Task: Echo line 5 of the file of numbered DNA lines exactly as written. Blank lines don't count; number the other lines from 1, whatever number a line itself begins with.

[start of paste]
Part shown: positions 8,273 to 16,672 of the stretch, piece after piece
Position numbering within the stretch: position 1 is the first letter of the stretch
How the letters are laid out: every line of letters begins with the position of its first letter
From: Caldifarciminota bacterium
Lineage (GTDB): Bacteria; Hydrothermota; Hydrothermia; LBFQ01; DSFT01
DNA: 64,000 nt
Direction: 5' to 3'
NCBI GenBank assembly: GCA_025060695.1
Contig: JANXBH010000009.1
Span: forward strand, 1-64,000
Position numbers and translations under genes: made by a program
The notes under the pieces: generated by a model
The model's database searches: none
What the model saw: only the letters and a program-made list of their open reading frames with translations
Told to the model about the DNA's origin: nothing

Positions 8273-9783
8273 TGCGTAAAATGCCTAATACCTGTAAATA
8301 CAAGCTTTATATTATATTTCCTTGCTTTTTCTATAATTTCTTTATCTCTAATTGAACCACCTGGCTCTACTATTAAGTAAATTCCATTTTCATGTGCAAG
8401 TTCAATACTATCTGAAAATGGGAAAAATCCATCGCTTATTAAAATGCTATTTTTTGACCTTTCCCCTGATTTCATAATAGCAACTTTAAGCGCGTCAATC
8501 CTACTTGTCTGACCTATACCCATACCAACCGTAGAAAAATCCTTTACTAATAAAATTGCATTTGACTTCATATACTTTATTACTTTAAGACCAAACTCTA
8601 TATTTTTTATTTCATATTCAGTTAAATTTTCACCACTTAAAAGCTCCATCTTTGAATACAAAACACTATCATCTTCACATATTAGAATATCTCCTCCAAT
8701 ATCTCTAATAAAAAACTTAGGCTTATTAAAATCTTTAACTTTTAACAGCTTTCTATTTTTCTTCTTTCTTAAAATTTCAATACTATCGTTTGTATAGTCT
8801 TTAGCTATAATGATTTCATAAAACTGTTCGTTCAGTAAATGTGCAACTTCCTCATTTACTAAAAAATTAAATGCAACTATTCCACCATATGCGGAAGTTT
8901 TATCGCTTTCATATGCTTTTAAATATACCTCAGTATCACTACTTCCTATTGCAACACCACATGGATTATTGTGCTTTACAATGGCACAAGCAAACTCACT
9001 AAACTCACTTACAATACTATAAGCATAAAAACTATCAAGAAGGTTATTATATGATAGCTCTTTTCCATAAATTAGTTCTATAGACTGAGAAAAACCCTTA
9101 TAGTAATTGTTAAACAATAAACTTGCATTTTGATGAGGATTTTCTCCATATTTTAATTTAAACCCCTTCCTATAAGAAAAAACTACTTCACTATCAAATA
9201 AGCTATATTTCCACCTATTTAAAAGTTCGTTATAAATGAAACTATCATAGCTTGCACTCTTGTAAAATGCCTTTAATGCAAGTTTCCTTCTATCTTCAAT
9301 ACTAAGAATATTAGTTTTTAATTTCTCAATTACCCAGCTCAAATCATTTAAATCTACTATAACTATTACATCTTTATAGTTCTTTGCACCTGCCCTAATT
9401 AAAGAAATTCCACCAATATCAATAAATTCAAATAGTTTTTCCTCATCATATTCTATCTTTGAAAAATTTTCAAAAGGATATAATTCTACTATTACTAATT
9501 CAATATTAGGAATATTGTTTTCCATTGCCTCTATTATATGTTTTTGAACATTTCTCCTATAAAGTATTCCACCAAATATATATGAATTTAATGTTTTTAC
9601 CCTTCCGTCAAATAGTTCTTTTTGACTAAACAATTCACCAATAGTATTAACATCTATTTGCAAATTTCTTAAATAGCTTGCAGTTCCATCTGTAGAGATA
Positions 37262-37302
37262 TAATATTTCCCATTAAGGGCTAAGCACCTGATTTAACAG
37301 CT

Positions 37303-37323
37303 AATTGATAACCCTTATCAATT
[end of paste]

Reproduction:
Lineage (GTDB): Bacteria; Hydrothermota; Hydrothermia; LBFQ01; DSFT01